As the wireless industry celebrates a milestone, Industry Canada minister David Emerson seeks more and more technical advances.
July 1, 2005
In a regulated industry such as wireless, when the federal minister speaks, it makes good sense to listen. Such was the case at the Chateau Laurier Hotel in Ottawa on June 8 when Industry Canada minister David Emerson delivered the keynote address at a conference to mark the 20th anniversary of the launch of commercial mobile telephony services in Canada.
The Canadian Wireless Telecommunications Association (CWTA) organized the daylong celebration so it is not surprising that much backslapping took place. Everyone including the minister agreed the past 20 years have been a huge success.
Calling mobile telephony a “fundamental revolution,” Emerson applauded the important role of wireless in making Canadian business more competitive and made astute observations about how these technologies have transformed our society over the past two decades.
But he also warned there is still much more that can be done. “We have to be the most competitive (of the major industrial economies),” he said, adding that wireless technology can play a major role in making that happen.
“We can’t just glide along with incremental improvements … we need quantum leaps in technology if we’re going to become the competitive threat in the world economy that we have to be.”
Supply chain advances
Emerson suggested two areas where wireless can contribute. First, there is supply chain management. There is no question that wireless, a broad umbrella that includes terrestrial and satellite-based asset tracking and RFID, helps companies manage their people and resources, and connect with suppliers and customers.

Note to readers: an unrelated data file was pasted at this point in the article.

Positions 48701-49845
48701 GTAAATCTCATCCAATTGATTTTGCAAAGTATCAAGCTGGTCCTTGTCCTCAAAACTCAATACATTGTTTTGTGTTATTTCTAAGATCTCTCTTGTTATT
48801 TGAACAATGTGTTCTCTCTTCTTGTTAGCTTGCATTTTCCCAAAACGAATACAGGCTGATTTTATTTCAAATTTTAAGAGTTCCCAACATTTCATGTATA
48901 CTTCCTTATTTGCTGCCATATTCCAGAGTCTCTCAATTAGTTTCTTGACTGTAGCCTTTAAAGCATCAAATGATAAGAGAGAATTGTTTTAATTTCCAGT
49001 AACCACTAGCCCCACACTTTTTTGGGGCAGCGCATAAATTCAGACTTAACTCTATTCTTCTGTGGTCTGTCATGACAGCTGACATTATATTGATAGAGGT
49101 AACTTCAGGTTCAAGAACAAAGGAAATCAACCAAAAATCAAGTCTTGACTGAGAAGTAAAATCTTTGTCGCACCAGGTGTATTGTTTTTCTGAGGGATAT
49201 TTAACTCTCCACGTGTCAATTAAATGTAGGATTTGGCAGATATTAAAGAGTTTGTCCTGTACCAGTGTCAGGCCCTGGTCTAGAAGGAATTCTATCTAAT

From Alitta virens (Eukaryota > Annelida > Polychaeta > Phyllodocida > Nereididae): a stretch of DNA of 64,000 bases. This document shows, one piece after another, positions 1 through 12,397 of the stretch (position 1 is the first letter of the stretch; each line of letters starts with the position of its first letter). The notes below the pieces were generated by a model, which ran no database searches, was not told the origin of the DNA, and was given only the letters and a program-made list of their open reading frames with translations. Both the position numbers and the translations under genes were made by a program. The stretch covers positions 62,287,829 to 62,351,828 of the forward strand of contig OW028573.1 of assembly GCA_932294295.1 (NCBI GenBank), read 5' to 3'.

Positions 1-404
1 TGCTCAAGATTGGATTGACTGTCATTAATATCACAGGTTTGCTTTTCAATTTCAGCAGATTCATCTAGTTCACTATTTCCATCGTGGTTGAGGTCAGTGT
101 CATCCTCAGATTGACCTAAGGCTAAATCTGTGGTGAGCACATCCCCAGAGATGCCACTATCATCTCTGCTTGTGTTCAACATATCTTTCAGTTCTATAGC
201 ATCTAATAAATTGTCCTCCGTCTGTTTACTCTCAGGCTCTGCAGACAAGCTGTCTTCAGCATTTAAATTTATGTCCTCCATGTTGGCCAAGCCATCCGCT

“How would we manage today’s international supply chains without the convenience of wireless telephony?” he asked. “Competitiveness requires fast response. It requires easy access to decision makers.”
Second, there is wireless technology’s ability to connect Canada’s rural and remote areas via high speed Internet in a cost-effective way, enabling everyone to participate in the global economy.
On this point, the minister pulled no punches: “We need to be in the forefront of using wireless to build competitiveness. We need you to be the pioneers in creating new products and applications. We need to build products that are unique, transformative, and have such dramatic impact that people must have them, and will willingly pay handsomely for them.”
Maybe it is just me, but I am guessing Emerson was not talking about ring tones, celebrity voicemail, gaming, or Canadian Idol voting via SMS. These types of applications are popular with consumers — and since they are also revenue generators for the carriers, we should expect to see many more just like them from the wireless companies.
That is not to say that these are “bad” applications. They are making money for the industry, so bring ’em on. But they are not the compelling services that businesses need to enhance their competitiveness. In fact, as more of these applications are produced, up to and including interactive radio and television to the handset, the killer application for corporations may be the one that allows them to turn off or block entertainment services on employees’ mobile phones.
“We’ve come a very long way in just two decades since wireless telephony was first introduced in Canada,” said Emerson. “There is no doubt it has been a revolutionary technology, but I believe the revolution has just begun.
“Let’s work together and get the job done. In our business, there are no second chances.”
In his quest to see new advances happen quickly, Emerson established two important advisory bodies this year, and both include prominent wireless industry veterans:
* The Task Force on Commercialization counts Research in Motion co-CEO Mike Lazaridis among its members. It will advise the minister on how best to use wireless and other technologies to improve products and services and disseminate technology through the economy.
* Former Microcell Telecom CEO Andr Tremblay is on the three-member Telecommunications Policy Review Panel, which will help shape the future of Canada’s telecom regulatory environment.
Information on both can be found on Industry Canada’s web site: www.ic.gc.ca. These are ideal opportunities for businesses to tell the government what they need from wireless and other technologies. It would be a shame to waste them.
Trevor Marshall is a Toronto-based reporter, writer and observer of the Canadian wireless industry. He can be reached (on his mobile) at 416-878-7730 or firstname.lastname@example.org.